What I’ve Learned After More Than a Year of Online School

Reflecting on how I overcame the academic challenges brought on by the pandemic


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Learning online for a year and a half has taught me several tips to help manage the challenges of online learning.

Courtney Ott

March 13, 2020, was just another Friday for me as I sat in my high school math classroom learning about algebraic equations.

I loved my class, being surrounded by my friends and the conversations we had. At that time of year, we discussed what dress we would be wearing to our senior prom and graduation. Around 1 p.m. that day, the classroom fell silent at the beep of the overhead speaker.

We listened intently as our principal explained that schools would be shutting down for two weeks because of the rapidly spreading COVID-19 pandemic.

Being naïve high schoolers, we thought this was great — getting two weeks off of school for some flu-like sickness. Little did we know, that day would forever change the rest of our lives.

Those two weeks soon turned into a month of online school, learning through Zoom and discussion boards. During that time, students were informed they would not be returning for that academic year. An announcement that initially planned for a few months off from school ultimately extended to another full year of remote instruction until the HCC campus re-opened in fall 2021.

I finally returned to in-person learning in February 2022 after learning online for the past year and a half. Throughout that journey, I learned a lot about myself and my learning style. Here, I have listed my biggest takeaways from my online learning experience.

Asking for Help is Okay!

Everybody needs support, especially during a time without face-to-face interaction with professors and peers. I am the type of person that wants to be strong and figure out problems myself. During the virtual learning era, however, I realized that I needed to reach out to professors and peers for help, or else I would struggle. Nobody can figure everything out on their own, and asking for help leads to clarity and success.

Balance is Crucial

Online school allows students to be flexible with their scheduling, but students can also get caught up quickly, not realizing how fast the time has flown by when sitting at their computer for hours. This has happened to me numerous times — sitting down to start my homework, and before I know it, the sun begins to set. These long hours can lead to burnout, which is a form of exhaustion from overworking and stress.

To avoid this, I organized my schedule by creating time slots for things I wanted to do throughout the day. For example, from 11 a.m. to 12 p.m., I would work on biology assignments. Then, from 12:30 to 1:30 p.m. I could take my dog for a walk. These time slots provided balance and helped keep my brain active, relaxed and focused.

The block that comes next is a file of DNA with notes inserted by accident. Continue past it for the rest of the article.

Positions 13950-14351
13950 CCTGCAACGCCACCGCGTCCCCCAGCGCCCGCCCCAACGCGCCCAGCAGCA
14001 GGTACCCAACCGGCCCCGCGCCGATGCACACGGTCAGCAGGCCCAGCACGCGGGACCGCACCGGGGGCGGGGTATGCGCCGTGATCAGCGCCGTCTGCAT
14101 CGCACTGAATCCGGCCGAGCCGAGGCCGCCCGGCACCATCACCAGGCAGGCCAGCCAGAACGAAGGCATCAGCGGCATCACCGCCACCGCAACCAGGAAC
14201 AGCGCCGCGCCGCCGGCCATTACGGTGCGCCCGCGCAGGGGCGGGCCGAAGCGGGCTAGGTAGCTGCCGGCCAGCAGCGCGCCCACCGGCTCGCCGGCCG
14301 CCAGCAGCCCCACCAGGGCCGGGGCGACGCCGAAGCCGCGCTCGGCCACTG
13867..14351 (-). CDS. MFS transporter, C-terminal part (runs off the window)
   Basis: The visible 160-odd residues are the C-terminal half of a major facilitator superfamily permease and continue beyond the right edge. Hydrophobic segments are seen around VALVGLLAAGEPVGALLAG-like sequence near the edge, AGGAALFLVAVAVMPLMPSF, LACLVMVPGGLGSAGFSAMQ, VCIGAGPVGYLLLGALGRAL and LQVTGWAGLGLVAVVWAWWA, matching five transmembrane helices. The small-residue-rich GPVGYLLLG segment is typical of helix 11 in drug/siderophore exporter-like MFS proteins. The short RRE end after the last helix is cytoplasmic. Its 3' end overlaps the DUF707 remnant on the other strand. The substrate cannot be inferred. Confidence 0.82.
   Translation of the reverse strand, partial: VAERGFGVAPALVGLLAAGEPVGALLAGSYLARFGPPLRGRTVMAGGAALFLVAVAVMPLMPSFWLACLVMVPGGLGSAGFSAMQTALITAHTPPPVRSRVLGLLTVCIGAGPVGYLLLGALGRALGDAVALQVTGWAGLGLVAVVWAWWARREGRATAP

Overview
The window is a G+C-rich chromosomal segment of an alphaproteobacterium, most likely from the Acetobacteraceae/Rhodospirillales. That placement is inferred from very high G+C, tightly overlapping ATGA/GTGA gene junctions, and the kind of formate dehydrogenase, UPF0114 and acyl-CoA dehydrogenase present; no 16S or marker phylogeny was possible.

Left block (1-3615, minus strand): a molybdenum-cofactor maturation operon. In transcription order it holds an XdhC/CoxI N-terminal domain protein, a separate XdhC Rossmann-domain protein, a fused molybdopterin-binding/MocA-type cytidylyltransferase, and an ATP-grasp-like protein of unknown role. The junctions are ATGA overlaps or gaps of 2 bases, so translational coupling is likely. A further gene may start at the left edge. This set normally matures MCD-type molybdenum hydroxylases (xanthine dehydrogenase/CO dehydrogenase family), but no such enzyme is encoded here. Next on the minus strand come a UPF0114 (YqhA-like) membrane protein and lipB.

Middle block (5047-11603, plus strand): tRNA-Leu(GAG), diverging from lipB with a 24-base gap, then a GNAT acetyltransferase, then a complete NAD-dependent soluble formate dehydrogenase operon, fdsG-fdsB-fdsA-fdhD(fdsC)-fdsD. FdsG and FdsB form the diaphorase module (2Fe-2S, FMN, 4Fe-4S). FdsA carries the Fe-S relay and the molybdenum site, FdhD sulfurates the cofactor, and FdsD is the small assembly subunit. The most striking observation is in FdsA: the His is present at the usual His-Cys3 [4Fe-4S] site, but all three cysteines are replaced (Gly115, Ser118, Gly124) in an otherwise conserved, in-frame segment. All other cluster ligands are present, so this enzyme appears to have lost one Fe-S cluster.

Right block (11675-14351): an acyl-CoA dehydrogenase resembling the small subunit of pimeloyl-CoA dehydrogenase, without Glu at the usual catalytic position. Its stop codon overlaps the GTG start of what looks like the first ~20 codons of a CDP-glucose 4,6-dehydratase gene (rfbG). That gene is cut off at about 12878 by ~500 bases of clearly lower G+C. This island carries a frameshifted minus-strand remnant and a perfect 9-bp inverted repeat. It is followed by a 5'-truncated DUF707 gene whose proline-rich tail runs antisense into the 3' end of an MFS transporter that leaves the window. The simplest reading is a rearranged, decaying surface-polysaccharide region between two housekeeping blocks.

Change Up your Work Areas

When the pandemic started, I tried to do most of my work either lying in bed or sitting at my desk.

After a while, this got boring and I would get distracted easily, so I decided to move my computer around the house. I tried working at the dinner table or in my parent’s office. I even worked outside occasionally on nice days. I believe this helped greatly, because the change of scenery kept me engaged with my work without becoming bored and getting distracted.

I Am Really Good at Procrastinating

I thought that I had mastered procrastinating before the pandemic, but online classes took me to an entirely new level.

Since I wasn’t in the classroom, I had a hard time finding a need to work, unless it was the day before something was due. To help myself break this habit, I would set reminders every hour about assignments on my phone and computer. I would also use a planner and map out when I needed to start assignments throughout the week.

The constant reminders and setting a schedule helped push me to get my work done on time.

Finding Motivation is a Struggle

Being at home all day made me not want to work. Before the pandemic, home was a place for me to relax after being in school for six hours. I had a really hard time finding motivation, but something that helped me was rewarding myself for the little things. For example, I would tell myself that if I completed my English assignment, I could watch an episode of my favorite television show.

I Took In-Person Classes for Granted

Online classes were great in the beginning, as students could work according to their schedule while continuing to meet deadlines. While I enjoyed it initially, after a while I started to miss going in person. The face-to-face interaction with peers and professors is what I’m used to and what I prefer.

People need personal connections and interactions, as these enhance engagement and make it easier to learn. According to KIPP Texas Public Schools, in-person classes reduce distractions, increase concentration and provide students with a more direct, personal learning experience. Online classes can be beneficial, but I wouldn’t want to do them indefinitely because of how I thrived while learning in person.

As a student, these past two years have been difficult, but I also believe that the pandemic has taught me new strategies that I can incorporate into my life as I re-adjust to in-person learning.

Finding success at HCC hasn’t been easy, but using these tips has helped me persevere through the many challenges I have faced along the way. I have been able to achieve a 3.7 GPA and hold a position as a staff writer for The HCC Times. I am set to graduate from HCC this semester and continue my academic journey at Towson University.

For those who are struggling with online learning and the COVID-19 pandemic, I hope my advice can help you overcome obstacles and help you achieve your academic goals.